August 14 2007, 12:05 PM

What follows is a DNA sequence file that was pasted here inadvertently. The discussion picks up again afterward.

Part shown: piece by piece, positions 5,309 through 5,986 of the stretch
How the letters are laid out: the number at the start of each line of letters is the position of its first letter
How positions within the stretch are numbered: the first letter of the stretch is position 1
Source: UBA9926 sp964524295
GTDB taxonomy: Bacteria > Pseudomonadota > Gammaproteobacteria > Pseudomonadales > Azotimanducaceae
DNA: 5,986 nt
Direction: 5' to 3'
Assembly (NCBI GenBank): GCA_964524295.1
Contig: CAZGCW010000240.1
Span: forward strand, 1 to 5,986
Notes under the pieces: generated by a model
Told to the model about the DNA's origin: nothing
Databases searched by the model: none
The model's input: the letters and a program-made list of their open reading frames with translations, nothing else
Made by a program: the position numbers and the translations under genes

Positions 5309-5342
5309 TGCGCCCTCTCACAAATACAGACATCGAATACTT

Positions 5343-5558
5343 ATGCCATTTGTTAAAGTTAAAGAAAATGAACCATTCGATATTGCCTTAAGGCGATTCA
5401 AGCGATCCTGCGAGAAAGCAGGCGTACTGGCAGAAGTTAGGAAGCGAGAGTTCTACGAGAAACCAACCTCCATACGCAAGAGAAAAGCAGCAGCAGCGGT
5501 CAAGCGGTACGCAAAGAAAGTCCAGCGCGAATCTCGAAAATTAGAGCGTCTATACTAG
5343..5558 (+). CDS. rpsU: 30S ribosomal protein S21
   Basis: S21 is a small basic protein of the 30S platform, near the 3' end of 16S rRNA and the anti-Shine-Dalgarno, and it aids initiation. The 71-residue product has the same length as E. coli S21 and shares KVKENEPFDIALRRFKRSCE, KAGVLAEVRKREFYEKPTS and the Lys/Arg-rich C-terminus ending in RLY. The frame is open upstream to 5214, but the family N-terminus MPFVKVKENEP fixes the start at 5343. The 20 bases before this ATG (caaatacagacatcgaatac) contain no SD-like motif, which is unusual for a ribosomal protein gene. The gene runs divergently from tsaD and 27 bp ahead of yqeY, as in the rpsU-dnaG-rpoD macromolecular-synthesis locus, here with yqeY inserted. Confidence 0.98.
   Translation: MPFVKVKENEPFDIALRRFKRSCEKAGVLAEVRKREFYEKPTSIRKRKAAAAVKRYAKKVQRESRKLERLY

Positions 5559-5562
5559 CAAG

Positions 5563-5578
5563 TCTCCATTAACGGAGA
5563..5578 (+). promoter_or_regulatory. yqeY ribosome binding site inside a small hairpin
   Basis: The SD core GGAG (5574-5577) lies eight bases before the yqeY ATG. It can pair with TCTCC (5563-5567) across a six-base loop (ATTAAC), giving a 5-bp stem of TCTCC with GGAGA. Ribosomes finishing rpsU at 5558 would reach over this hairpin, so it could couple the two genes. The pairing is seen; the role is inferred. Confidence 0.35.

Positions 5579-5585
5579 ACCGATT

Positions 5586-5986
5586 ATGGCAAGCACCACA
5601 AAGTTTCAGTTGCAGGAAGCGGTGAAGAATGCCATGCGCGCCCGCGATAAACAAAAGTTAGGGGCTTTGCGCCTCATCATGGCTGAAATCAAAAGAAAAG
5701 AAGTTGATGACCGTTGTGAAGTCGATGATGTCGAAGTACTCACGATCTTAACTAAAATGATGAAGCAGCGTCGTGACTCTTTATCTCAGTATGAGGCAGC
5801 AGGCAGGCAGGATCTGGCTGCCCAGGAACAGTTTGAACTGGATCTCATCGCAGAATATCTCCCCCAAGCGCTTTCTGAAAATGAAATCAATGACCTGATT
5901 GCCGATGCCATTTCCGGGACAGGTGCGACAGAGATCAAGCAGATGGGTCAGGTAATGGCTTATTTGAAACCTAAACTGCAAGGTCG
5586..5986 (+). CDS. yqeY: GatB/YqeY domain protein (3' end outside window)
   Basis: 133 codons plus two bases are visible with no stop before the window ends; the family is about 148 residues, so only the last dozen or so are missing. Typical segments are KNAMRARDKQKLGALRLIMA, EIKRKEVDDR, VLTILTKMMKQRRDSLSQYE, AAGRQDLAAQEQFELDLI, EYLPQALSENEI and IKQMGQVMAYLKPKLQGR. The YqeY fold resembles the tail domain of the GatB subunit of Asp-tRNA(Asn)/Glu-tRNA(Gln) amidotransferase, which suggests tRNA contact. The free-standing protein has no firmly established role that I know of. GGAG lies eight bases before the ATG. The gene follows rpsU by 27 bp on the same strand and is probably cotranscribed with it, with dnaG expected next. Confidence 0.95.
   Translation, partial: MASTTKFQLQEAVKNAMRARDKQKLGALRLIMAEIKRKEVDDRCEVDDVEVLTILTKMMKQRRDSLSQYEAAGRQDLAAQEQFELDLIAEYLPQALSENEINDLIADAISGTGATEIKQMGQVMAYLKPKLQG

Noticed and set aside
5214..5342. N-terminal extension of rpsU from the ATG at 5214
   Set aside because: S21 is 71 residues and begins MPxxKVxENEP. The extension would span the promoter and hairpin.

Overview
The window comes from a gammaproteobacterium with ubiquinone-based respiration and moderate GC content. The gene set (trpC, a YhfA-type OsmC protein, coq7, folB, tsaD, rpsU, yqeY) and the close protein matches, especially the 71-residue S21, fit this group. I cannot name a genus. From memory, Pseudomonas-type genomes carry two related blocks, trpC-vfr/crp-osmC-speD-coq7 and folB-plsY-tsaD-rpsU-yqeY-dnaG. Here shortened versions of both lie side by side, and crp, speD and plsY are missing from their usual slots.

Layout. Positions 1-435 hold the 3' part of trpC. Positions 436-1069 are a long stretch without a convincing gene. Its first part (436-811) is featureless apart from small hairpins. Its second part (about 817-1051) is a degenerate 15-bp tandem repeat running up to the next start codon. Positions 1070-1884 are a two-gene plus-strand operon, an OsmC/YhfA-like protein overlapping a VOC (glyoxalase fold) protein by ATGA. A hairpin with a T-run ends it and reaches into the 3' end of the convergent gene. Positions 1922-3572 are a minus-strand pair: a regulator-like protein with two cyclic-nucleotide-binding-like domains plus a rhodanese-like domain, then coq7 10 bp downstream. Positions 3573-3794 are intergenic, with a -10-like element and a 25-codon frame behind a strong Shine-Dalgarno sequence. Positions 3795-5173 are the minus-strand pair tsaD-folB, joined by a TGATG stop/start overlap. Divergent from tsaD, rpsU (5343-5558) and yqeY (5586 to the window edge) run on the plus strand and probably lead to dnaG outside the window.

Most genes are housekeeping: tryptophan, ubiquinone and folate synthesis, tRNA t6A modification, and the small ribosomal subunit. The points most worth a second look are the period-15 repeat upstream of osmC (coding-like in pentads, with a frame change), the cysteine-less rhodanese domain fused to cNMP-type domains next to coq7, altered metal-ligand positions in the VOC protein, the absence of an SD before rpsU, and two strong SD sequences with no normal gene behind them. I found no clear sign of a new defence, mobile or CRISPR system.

Some things make me see red. Like yesterday, when I was reading this article about a certain federal judge's ex-wife problem and her most recent disclosure that the FBI has asked her not to comment further (and in which she denies giving divorce files to 9News.) The lead paragraph to the article erroneously and inexcusably said the FBI had told the judge's ex-wife not to comment about his possible downloading of porn on his federal computer. Of course, there never was such an allegation. Such sloppy reporting! Today, the Rocky reprints the article and the lead paragraph has been changed to read the FBI told the judge's ex-wife not to comment on "his possible use of his federal computer to access a Web site with links to porn." What a huge difference between the two, accessing a portal site with links and downloading porn, and shouldn't the Rocky have acknowledged its faux-pas? How many people read the version I did last night and won't bother to read it again today, thinking they've already read it? Even worse, since the first article with the false lead paragraph is still up, how many people will continue to read that version, finding it in Google, rather than the corrected one? The Rocky should take the first, false version down and put a correction notice in today's revised article. It's too big an error to just gloss over as if it was never made. Sloppy and false reporting demands corrections, not just next-day overwrites.